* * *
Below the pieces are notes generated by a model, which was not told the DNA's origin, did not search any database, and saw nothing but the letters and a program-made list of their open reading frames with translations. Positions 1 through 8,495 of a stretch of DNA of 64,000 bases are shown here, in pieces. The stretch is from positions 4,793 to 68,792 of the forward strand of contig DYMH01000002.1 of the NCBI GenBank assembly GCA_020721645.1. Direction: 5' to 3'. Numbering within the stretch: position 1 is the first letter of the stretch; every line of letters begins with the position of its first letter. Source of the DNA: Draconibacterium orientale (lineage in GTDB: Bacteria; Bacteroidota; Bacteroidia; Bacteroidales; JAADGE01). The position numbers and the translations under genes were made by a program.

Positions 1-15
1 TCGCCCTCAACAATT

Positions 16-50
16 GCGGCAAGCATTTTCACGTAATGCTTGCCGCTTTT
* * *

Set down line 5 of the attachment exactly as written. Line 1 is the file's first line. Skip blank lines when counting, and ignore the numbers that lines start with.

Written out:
16 GCGGCAAGCATTTTCACGTAATGCTTGCCGCTTTT